March 22-28 is Doula Week, and we wanted to celebrate by spreading awareness about doulas and how they can help the transition from pregnancy to birth and postpartum. We couldn't think of a better person to write this post than Lauren Archer from @loveofalittleone.
Lauren is a postpartum doula and breastfeeding educator who believes that education = empowerment. She also has a large following on Instagram, where she shares evidence-based information and fosters a supportive space for new and expecting moms.
Why should expecting moms consider hiring a doula?
When it comes to birth and postpartum, it can often seem overwhelming to try and navigate choices. While friends, family, and partners have plenty of advice and suggestions, it can be hard to know where to turn for non-biased and non-judgemental information and support.
Enter a doula!
What's the difference between a birth doula and a postpartum doula?
While the term doula may seem a little misunderstood, here are the facts:
There are 2 types of doulas - birth and postpartum. Some doulas are both but some aren't. A birth doula supports you before a birth as well as during the birth. Most birth doulas will also visit you at least once postpartum to check-in.
A postpartum doula supports you before a birth as well as providing essential care in the first days and weeks after Baby is born, but not necessarily during the delivery.
Both will get to know you and your expectations during prenatal check-ins before the birth.
What kind of support or services can a doula provide?
Doulas can be vital in offering options, helping you navigate choices, and provide mental, physical, and emotional support.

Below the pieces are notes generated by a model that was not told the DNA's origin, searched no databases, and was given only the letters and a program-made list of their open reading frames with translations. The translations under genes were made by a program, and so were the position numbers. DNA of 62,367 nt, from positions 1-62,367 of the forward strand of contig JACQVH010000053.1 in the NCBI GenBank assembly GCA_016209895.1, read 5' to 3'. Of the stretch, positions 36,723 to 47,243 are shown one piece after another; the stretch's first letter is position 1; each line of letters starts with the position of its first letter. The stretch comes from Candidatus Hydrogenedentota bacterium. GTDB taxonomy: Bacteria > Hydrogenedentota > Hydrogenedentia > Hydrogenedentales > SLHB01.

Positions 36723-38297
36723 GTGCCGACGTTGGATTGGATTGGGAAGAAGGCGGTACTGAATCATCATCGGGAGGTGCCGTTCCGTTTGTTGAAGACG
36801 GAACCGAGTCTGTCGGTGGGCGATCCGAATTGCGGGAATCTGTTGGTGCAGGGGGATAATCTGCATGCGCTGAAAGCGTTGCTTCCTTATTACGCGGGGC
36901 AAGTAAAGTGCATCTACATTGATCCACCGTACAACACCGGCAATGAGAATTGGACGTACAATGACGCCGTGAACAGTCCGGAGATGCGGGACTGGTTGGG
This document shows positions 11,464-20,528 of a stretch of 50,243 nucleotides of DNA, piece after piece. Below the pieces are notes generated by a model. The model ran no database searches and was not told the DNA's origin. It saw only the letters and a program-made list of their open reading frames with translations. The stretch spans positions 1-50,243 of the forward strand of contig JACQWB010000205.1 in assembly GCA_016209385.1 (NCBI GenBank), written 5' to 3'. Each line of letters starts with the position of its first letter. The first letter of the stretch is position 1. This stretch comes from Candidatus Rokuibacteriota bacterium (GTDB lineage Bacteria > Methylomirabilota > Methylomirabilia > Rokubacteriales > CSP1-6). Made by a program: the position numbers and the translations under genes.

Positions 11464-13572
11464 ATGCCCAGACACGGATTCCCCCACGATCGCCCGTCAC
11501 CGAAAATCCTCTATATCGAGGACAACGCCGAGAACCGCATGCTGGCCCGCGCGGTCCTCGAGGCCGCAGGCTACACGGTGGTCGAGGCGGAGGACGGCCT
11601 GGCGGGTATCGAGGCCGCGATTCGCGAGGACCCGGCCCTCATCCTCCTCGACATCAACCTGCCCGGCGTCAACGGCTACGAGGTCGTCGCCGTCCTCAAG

Each doula is different in what skills they may be able to bring to the table. Some are wizards at bodywork, others are geniuses in creating menus filled with nourishing foods, while others may also be photographers or lactation consultants or specialize in specific cultural rituals.
Can a doula provide lactation support?
One of the biggest supports a postpartum doula can offer is with breastfeeding, however, not all are breastfeeding experts. While most postpartum doulas can assist in helping with latching, positioning, and giving you information about typical newborn eating behaviors and patterns they also may refer you to an IBCLC.
An IBCLC is an International Board Certified Lactation Consultant and they have the ability to do oral assessments to determine if your babe may have a restriction in their mouth that may be causing issues. They can also help create a care plan if your babe is losing weight, help refer to other specialists that you may need, as well as do a weighted feed and help with additional feeding techniques.
What do you suggest for moms who may not be able to afford a doula?
Doula services can easily be put onto a registry! These types of services are often more important than all the other stuff. Onesies are really cute but they won’t change the trajectory of your birth or postpartum - a doula can.
Photos by Christina Lucciola
Lauren Archer is a thirty-something mama to one Cub and a postpartum doula based in Los Angeles. Her services include childbirth & postpartum support, postpartum education, and lactation support. She is an advocate for the importance of postpartum care for every parent including families that grow via surrogacy or adoption and regardless of race, religion, or the gender of their partner.